One of the biggest hurdles faced by the comic book industry is how to attract new readers. With storylines where continuity can span nearly a century, it’s hard to convince people to get on board. “I won’t understand what’s happening,“ people say. “I like to start at the beginning.” Recently, DC made the decision to relaunch all of their titles and begin at the birth of the DC Universe in an attempt to attract new readers and old readers who’ve fallen off the wagon over the years.
But I’m going to testify that it’s not necessary to wait for a giant reboot to start reading comics. If you’ve ever turned on a TV show halfway through and been able to catch on to what’s happening (even if you‘ve never seen the show before), then you know what I mean. I know it can seem intimidating to try something you’ve never tried before, but here are some tips to get you going:
(Note: This guide is also applicable if you already read comics and want to get your kids/family members/significant other on board. Or, if you read comics but you want to expand what you’re into.)
1.) Go with what you already know you like. The first thing I ask someone who comes into the store asking me for suggestions is “What kind of movies/books do you like?” Like books and movies, there are genres of comics, from superhero, to horror, to romance, western, science fiction, fantasy, memoirs, humor and what have you. Thinking about what you already know you’re into can help narrow your search for the perfect book.
Also, a lot of comics and graphic novels are based on works in other mediums. So if you like Jane Austin, you might enjoy the graphic novel based on her famous work ‘Emma’. If you love video games, look for comic series based on your favorite games like Deus Ex, Mass Effect, Batman: Arkham City and Infamous (a game inspired by superhero comic books). If you liked Scott Pilgrim The Movie, you’ll probably love Scott Pilgrim The Series. Or if you just can’t get enough of Star Wars, there are literal shelves filled with graphic novels based on the movies, ranging from stuff that’s kid oriented to grown up stuff.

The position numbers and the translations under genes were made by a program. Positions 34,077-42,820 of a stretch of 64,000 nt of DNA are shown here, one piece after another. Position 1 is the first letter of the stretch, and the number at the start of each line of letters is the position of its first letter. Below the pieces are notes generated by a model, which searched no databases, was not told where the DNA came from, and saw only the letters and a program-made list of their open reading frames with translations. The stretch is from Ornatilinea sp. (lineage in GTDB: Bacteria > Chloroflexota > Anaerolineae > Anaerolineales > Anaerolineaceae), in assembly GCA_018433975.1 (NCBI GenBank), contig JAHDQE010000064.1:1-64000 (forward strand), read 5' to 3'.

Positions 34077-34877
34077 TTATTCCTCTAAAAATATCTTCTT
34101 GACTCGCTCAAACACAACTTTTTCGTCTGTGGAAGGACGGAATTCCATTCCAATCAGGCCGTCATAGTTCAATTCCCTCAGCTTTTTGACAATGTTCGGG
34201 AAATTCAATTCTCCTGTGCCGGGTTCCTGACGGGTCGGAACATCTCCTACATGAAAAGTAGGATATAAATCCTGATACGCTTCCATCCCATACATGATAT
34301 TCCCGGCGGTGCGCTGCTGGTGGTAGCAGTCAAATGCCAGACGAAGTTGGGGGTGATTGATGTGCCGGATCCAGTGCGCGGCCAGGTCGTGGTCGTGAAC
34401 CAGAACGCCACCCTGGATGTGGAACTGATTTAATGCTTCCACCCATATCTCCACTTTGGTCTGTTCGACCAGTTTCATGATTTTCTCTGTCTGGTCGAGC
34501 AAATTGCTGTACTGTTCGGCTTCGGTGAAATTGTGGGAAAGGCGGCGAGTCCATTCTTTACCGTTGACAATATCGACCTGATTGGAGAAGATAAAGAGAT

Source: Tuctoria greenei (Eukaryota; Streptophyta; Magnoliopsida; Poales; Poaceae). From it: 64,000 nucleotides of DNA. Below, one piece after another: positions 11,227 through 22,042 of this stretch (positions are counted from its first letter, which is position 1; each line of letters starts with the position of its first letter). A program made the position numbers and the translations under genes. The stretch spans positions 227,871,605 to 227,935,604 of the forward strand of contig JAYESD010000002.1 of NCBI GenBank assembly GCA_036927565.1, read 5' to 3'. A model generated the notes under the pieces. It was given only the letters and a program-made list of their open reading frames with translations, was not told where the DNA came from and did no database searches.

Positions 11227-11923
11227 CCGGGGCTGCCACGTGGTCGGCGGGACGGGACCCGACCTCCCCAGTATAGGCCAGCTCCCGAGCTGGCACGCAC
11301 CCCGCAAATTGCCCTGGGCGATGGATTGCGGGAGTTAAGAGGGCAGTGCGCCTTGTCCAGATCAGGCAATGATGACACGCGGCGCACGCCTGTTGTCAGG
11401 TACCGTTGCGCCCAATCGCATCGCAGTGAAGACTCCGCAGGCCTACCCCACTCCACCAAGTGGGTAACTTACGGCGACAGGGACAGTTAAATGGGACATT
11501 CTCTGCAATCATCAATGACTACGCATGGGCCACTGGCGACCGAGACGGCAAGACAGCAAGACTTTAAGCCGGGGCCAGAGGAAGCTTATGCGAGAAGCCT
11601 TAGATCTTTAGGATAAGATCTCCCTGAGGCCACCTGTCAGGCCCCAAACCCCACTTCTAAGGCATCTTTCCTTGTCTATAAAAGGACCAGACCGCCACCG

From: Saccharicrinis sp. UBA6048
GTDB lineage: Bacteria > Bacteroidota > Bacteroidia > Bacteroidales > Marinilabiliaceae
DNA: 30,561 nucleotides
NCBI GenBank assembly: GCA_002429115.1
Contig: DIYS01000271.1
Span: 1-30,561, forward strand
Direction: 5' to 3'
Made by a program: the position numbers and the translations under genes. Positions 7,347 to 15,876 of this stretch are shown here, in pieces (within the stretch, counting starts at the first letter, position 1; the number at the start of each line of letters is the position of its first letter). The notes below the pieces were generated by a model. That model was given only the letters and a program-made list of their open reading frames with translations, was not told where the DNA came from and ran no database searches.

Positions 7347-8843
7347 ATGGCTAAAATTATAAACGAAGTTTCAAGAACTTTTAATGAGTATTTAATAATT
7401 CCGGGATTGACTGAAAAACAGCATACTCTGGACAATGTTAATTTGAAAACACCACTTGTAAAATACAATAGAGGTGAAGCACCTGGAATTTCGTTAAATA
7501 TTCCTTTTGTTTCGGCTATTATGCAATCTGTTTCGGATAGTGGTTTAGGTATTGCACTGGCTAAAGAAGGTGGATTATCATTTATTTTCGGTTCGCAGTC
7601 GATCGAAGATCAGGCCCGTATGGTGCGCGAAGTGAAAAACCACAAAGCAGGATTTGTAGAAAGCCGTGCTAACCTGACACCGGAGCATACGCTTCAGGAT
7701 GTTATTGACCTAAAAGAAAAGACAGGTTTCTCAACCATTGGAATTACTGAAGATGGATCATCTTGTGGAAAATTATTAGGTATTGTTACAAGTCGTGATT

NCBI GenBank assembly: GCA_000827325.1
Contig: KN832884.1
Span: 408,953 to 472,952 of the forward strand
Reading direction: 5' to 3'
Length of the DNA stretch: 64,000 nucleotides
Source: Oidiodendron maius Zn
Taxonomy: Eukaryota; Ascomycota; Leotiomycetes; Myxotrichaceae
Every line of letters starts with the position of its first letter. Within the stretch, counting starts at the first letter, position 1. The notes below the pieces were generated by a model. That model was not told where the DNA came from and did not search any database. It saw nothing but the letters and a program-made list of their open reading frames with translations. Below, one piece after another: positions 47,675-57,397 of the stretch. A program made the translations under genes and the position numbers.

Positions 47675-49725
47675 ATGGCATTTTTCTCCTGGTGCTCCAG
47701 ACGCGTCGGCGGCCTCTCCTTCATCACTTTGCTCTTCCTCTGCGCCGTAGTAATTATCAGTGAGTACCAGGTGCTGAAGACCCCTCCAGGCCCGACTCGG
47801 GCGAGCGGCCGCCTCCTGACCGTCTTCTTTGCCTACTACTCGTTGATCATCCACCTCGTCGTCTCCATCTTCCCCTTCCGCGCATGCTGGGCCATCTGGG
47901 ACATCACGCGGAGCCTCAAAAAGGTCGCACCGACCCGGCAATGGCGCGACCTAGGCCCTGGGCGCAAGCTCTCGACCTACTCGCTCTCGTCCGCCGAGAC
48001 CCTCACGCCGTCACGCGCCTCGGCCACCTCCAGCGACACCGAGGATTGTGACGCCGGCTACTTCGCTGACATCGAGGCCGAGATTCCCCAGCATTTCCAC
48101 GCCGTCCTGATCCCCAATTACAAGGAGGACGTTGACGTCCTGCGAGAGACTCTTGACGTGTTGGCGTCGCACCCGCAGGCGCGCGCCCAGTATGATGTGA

2.) Look for authors who’s work you’re familiar with. A lot of authors have dabbled in comic writing. Any why not? It’s got to be awesome to see your words brought to life through illustration. For example, Jodi Picoult has written for Wonder Woman and Kevin Smith is currently writing for Green Hornet and The Bionic Man. And Steven King’s son Joe Hill writes amazing horror comics like Locke and Key and The Cape.
3.) Follow your gut feeling. If something is appealing to you in anyway, check it out! Even if it’s something superficial like a character design or a bit if dialogue that attracting you, you might have just stumbled onto something good. This is the very unscientific way I discover new books. If something is calling to me from the shelf, I check it out and 9 times out of 10, I’m not disappointed.
4.) Don’t be afraid to jump in in the middle. This goes along with tip number 3. If a book looks interesting to you, even if it’s currently on issue 600, just check it out. You’ll probably be able to surmise what’s going on, and for every character who’s back-story you don’t know, there’s Wikipedia. Or you can just ask someone. Again, I do this all the time. If I tried to go back and start at number one every time I was interested in a book, I probably wouldn’t be reading anything right now. Not only is it impossible to read every X-men ever written, it’s improbable that I would enjoy all the stories anyway. So I just start reading where I feel like starting, and I go back and read older, collected works when a storyline intrigues me enough.
5.) Read trades. Trade paperbacks are collections of issues printed and bound together that tell a complete story. Trades are a great way to get into reading comic books with a long continuity. You’ll get a full story, and you can jump around and read the trades that highlight some of the best work done for the character you’re interested in. It’ll also help you feel out which writers are your favorites.
6.) Check out some web comics or go to the library. If you’re afraid to spend money on something you’re not sure you’re going to like, there are other opinions. Most libraries have a selection of trades and graphic novels. Checking a few out will help you get a feel for what you like. A web comic will offer you the same chance to get a feel for the medium, plus web comics tend to be tailored for really specific niche audiences, so you have a better chance to find exactly what tickles your fancy.
7.) Ask someone to help you. If you have a friend that reads comics, I’m sure she’d be happy to show you her favorite series and stories. If you don’t know anyone who reads, you can always ask for help at the comic book store. Just try and be somewhat prepared for the inevitable “What are you into?” question. This tip applies if you’re just looking for something new to read as well. Speaking as a comic store employee, I can say I’m happy to point out books that I’m enthusiastic about. Also, I’d never recommend anything that I didn’t genuinely enjoy.
That’s it, kids. It’s pretty simple. Thanks for reading and hopefully this helped.